Pure Danger Tech


Some ideas on making sure done is really done

25 Jun 2007

Check out this really great post by Ryan Cooper on why “later means never”. Come back here if you like, but at least go read Ryan’s piece.

This is something I am always working on. From the perspective of putting this into practice, I have found two things helpful:

  1. Keep a running “done” list on a pad of paper next to your keyboard. Jot things down that come up as you work that need to be completed before this task is done. Before commit, that list should be empty. I specifically recommend using paper over whiteboard or text file for this for several reasons: a) it’s a physical reminder to do something (both when writing and when finishing), b) you can keep the paper in reach and take it with you (often not the case for a whiteboard), c) paper is free form which is ideal for jotting notes, diagrams or whatever necessary to jog your brain. I also find it helpful to keep a list of things to fix (say, copy-paste duplication, hard-coded file path strings, whatever) that I happen to see while working on a task. Generally, I like to finish the task I’m on, then empty that list of to-be-fixed items afterwards. If they are too big to do immediately, they need to turn into tasks or bugs that can be prioritized and fixed. In some cases, if the to-fix things are isolated from my main change, I may even make a quick digression to fix them first.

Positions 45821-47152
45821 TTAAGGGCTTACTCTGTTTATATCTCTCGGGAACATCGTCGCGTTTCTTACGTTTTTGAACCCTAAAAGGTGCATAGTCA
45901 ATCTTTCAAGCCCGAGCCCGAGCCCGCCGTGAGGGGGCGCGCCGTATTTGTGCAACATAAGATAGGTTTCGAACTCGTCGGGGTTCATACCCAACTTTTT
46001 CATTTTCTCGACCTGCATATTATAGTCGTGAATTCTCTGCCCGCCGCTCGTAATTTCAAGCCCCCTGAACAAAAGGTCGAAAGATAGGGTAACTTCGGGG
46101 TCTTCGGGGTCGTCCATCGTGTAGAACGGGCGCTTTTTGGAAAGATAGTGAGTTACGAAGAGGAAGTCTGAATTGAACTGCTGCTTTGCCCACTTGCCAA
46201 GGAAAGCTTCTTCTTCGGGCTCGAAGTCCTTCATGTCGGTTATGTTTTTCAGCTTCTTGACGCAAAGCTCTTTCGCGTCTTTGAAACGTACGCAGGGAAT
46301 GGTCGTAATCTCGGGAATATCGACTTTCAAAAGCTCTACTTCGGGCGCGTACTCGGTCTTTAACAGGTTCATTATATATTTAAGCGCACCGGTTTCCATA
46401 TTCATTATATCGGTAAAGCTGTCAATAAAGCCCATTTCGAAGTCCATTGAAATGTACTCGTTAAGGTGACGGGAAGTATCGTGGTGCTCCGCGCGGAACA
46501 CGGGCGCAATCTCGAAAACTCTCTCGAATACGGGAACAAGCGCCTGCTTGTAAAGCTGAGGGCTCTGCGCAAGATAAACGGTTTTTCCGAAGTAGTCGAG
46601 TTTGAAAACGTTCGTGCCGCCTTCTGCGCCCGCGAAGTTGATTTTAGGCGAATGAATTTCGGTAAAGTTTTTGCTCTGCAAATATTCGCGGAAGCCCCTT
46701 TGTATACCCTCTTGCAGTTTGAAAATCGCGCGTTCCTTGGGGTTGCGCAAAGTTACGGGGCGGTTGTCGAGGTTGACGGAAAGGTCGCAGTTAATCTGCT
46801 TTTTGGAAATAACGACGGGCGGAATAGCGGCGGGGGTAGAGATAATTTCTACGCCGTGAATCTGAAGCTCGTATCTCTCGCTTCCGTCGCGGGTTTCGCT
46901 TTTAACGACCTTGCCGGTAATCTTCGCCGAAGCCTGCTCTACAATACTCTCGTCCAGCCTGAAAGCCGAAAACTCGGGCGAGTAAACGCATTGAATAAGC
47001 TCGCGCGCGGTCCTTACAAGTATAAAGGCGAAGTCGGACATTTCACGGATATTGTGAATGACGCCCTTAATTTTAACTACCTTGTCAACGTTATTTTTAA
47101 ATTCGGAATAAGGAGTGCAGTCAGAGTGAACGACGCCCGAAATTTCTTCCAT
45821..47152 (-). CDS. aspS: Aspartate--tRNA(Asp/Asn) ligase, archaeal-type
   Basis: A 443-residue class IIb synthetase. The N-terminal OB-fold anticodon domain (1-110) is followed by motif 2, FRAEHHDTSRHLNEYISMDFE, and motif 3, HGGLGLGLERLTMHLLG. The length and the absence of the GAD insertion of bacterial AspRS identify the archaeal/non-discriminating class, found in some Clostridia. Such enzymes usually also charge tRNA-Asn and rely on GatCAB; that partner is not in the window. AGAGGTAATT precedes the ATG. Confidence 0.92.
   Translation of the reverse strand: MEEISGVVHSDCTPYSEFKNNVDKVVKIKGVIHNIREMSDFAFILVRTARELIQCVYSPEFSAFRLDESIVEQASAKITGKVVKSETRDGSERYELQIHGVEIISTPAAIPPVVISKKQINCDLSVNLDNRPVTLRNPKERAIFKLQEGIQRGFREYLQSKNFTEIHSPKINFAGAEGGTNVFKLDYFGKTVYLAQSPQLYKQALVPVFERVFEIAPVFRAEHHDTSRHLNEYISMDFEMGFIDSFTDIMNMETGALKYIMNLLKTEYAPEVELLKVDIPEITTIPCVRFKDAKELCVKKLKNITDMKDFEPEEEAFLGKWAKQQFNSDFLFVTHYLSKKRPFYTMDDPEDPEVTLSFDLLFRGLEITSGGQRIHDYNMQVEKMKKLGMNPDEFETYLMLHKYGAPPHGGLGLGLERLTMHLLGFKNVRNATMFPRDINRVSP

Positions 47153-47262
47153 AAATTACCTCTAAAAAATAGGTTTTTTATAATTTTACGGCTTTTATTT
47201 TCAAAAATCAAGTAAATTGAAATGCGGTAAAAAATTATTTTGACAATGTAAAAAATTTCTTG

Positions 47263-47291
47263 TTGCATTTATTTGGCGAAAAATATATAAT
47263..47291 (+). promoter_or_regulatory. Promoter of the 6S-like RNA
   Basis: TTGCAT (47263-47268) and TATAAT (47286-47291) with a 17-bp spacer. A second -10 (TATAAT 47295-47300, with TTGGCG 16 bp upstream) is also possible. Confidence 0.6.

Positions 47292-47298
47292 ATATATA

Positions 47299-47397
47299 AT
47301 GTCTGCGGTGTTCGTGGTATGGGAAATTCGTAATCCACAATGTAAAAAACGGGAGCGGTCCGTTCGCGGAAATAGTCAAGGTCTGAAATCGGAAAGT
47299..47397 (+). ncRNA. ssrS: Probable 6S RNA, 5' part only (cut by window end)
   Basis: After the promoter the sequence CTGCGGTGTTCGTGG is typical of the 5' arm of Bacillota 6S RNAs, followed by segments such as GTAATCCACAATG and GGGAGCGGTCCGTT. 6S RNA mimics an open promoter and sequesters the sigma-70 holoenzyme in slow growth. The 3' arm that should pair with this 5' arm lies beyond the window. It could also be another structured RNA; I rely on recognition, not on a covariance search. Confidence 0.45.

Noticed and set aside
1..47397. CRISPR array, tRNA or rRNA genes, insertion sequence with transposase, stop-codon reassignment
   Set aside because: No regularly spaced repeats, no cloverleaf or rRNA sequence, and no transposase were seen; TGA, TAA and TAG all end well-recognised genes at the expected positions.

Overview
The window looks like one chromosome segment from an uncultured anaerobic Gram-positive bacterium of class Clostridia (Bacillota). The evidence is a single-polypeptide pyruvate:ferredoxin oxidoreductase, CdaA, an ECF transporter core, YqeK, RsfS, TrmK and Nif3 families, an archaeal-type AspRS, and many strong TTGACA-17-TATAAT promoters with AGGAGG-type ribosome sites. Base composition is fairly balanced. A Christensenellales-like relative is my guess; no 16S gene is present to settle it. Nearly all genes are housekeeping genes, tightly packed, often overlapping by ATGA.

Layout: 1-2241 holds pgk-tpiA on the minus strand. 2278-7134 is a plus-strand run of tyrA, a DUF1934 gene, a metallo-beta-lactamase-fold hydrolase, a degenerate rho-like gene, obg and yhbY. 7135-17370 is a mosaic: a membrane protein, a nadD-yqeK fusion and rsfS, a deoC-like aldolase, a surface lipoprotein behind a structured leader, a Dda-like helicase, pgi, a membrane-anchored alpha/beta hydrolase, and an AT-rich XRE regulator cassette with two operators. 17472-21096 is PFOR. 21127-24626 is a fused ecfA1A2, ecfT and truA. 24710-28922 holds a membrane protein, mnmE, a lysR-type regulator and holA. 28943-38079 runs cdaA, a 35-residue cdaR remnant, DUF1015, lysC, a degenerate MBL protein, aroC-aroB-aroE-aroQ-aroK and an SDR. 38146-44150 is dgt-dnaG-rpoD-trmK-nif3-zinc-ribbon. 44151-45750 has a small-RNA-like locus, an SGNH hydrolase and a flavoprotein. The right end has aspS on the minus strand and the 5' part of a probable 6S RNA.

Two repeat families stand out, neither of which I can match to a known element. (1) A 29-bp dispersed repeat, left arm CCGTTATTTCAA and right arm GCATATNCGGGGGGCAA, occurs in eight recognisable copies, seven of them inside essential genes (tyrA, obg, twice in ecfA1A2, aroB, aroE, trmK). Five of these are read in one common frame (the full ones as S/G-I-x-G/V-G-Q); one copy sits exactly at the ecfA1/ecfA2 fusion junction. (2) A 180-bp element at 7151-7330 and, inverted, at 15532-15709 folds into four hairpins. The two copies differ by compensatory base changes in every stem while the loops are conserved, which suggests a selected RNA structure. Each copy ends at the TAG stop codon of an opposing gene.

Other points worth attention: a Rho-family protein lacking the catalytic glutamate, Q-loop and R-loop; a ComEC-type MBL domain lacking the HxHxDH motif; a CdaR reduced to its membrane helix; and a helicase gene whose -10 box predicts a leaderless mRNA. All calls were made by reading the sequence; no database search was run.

A bit of an aside: If you store lists like these digitally, I recommend having a well-known file for each such list and actually creating a shortcut for it in your tool bar or wherever you launch your common apps from. That makes it always visible, and assuming it consumes some constant physical part of your screen, burns it into visual memory where to find it. The key is that there should be no delay or hesitation to jot down something you see without losing the flow of what you&#8217;re doing. </li> 

  * For me, the last and final gate is always commit. Before I commit a set of changes to source control, I review every diff in the change set and mentally ask whether this change I&#8217;ve made is really and truly done. Is it tested? Is it documented? Is the change even necessary or was it something I just tried out? It also serves as a final code review of all my changes, which is somehow very helpful when seen out of your editor context in a diff compare. I can&#8217;t say how many times this final review showed me something I did not expect or had forgotten. I&#8217;ve come to view it as the most critical step in my own personal process. </ol> 

Hope these ideas are useful to somebody.